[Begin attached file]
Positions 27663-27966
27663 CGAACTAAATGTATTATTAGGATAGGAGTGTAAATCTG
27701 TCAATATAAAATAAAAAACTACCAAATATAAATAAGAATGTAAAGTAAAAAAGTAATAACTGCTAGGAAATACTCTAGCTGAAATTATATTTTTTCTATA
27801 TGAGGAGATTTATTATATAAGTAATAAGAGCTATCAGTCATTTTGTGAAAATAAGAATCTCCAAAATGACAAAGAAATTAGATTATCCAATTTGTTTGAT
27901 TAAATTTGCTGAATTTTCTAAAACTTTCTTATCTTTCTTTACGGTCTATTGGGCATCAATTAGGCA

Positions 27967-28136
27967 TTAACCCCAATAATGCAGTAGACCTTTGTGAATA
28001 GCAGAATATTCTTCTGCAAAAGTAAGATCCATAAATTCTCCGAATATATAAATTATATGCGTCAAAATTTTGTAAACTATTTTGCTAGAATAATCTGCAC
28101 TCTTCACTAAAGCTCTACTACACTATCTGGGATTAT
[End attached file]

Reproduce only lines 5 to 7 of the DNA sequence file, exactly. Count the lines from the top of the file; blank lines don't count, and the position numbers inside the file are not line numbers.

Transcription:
27901 TAAATTTGCTGAATTTTCTAAAACTTTCTTATCTTTCTTTACGGTCTATTGGGCATCAATTAGGCA

Positions 27967-28136
27967 TTAACCCCAATAATGCAGTAGACCTTTGTGAATA